CHURCH OF ST DENYS
Church Post Code NG32 1SL
There were five Vale of Belvoir Angel stones recorded here by the Heathcote's. The photographs on this page suffered due to the bright sunshine. It was early in the day and the sun was behind the stones! Apologies therefore for the quality of photos on this page.
The stone to James Johnson is battered and bruised. At one point 'Remember Death would have been carved across the top; along with the hourglass and crossed bones. All are passing on the same message to those looking on. Man is mortal and will die.
Damage at the top of this stone has left the word 'death' missing and the crossed bones damaged.
This one reads 'Here lies the body of James Johnson he died in the 53rd year of his age October the 27th 1718'
'He loved peace and quietness who here interr'd lies his reward is eternal bliss above the starry skies'
'Come Ye Blessed' is carved across the top of the stone to John Glean; a stone that is made hard to read due to some black algae pitting the surface.
The stone reads 'Here lies the body of John Glean who departed this life Jan the 31st 1728 in the 69th year of his age'
The inscription that follows I have struggled with. I have guessed at some of the wording on the top line and the final line is sunk in to the ground so I have used a line that I have seen used before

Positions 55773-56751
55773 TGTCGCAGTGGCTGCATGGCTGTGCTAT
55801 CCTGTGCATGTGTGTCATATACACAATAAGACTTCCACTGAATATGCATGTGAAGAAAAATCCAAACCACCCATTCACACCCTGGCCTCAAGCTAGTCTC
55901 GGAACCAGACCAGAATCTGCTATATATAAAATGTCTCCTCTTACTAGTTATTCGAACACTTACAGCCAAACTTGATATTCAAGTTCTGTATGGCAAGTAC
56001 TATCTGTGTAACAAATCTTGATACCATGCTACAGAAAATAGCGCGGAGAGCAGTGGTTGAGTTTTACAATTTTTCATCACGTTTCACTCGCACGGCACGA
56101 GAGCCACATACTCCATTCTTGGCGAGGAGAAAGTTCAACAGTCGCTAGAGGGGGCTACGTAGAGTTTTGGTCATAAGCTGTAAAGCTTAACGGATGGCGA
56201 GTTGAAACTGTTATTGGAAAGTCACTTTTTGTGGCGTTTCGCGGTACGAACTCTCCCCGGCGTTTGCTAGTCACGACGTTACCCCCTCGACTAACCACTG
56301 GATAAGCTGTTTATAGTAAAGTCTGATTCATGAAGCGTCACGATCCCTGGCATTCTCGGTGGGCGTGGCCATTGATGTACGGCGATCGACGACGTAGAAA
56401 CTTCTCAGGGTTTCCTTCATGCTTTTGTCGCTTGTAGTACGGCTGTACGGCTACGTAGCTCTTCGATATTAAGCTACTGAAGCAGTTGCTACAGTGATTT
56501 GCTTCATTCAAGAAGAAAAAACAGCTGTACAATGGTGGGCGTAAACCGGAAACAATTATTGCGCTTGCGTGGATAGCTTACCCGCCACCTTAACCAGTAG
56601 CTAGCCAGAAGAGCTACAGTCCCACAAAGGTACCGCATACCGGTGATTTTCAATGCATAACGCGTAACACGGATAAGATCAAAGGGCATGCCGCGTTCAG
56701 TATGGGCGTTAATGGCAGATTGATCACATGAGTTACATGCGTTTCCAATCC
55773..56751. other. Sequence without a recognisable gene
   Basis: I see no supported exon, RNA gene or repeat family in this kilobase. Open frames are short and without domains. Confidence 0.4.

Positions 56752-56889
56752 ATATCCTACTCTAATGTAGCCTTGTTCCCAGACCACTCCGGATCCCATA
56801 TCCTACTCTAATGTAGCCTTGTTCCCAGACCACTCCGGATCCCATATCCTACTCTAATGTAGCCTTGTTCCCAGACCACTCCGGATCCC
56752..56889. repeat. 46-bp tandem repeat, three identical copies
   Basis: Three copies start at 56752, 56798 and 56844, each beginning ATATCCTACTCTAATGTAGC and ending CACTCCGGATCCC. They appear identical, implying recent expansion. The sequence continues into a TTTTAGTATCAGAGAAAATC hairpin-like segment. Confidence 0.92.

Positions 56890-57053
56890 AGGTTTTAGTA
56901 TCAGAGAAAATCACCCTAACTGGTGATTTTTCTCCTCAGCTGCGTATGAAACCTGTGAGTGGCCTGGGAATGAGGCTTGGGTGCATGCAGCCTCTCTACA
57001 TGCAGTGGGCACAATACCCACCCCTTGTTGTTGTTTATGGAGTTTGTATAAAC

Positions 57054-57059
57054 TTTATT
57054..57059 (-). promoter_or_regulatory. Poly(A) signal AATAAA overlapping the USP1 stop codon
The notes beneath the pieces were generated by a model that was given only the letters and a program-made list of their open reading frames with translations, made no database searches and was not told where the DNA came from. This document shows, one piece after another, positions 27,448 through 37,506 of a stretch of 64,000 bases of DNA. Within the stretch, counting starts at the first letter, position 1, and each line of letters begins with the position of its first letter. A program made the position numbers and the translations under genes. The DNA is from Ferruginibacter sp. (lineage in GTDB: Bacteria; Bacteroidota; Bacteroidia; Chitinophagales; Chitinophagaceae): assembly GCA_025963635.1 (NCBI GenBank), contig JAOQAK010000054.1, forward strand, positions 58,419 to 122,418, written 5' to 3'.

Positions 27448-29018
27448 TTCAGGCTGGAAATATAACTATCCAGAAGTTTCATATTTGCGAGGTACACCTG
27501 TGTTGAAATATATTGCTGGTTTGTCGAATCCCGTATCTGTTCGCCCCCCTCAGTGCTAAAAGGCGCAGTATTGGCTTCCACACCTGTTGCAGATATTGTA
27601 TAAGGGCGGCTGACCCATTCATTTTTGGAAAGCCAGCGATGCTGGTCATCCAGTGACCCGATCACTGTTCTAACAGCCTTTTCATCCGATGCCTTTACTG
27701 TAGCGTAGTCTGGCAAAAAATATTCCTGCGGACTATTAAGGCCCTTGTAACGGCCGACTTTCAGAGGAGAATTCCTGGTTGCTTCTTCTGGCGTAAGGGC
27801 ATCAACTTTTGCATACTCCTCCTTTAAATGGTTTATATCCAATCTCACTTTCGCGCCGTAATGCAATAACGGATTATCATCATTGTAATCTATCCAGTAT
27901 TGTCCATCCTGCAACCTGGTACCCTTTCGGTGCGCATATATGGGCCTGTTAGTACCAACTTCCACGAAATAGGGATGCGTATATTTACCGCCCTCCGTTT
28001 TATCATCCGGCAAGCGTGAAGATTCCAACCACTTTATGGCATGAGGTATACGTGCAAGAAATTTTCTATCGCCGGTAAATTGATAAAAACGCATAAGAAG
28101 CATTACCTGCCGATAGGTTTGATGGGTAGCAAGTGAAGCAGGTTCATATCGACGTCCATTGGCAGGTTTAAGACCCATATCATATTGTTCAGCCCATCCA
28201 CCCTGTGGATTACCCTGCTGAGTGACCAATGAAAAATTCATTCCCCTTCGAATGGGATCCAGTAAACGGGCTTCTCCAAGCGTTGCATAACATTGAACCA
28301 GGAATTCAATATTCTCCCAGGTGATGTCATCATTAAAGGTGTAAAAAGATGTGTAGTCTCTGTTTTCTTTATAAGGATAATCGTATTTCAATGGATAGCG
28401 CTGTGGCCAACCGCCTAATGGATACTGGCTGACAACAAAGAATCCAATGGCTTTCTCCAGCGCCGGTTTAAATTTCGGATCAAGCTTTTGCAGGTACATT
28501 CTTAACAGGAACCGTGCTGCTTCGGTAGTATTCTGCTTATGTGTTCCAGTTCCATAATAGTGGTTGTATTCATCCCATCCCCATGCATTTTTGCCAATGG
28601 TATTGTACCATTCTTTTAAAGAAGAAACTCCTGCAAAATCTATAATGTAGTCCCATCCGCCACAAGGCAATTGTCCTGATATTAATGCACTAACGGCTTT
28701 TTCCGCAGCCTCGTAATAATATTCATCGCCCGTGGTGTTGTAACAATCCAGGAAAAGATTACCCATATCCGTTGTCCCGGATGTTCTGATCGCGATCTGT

'It is better to leave all your care and time prepare for death if you'd in glory shine Work thy salvation out with care and fear that thou maist meet thy saviour dear'
The stone to Elizabeth Glen. who may have been the wife of John above, albeit with a slightly different spelling of the surname, is another which is hard to read.
This one is inscribed 'Here lies ye body of Eliz the wife of John Glen she died July ye 9th 1722 her age 57 years'
'Pale death will hardly find another so good a wife so kind a mother in all her actions she was kind these will not soon slip out of mind'
Again, this stone has sunk in to the ground and the last line of inscription is lost. I have used what I have seen used on other occasions.
'Pale Death' is likely to refer to one of the Four Horsemen of the Apocalypse from Revelation. Death is said to have ridden a pale horse.
The stone to Thomas Blankley is propped up against a wall, with the Belvoir Angel design on the other side from the inscription.
It is always interesting to see an uprooted stone; to see how much of the stones went underground. The completed stones really were substantial pieces of work! This one has a hole at the bottom, and it was pointed out to me that this is a repurposed roofing slate.
In my mind, these Belvoir Angel stones would have been cheap to make and those who could afford them would not have been the poorest, who would have been buried without gravestones. Interesting therefore to think that someone wanted a stone like this but possibly had to cost cut to be able to afford it by providing their own stone.
This one reads 'Here lies ye body of Thomas Blankley who died September 20th 1712 aged 71 years'
The final stone here is another that is very badly damaged. This is a child's gravestone to Eliza Wright. The stone here is still standing but all that really remain is a small amount of lettering from which we can get the very basic details.
'Eliza Wright died 19th Jny in the 2nd year of her age' The date on this one looks to be 1714'
'Short was her race long is her rest God takes them soon who he loves best'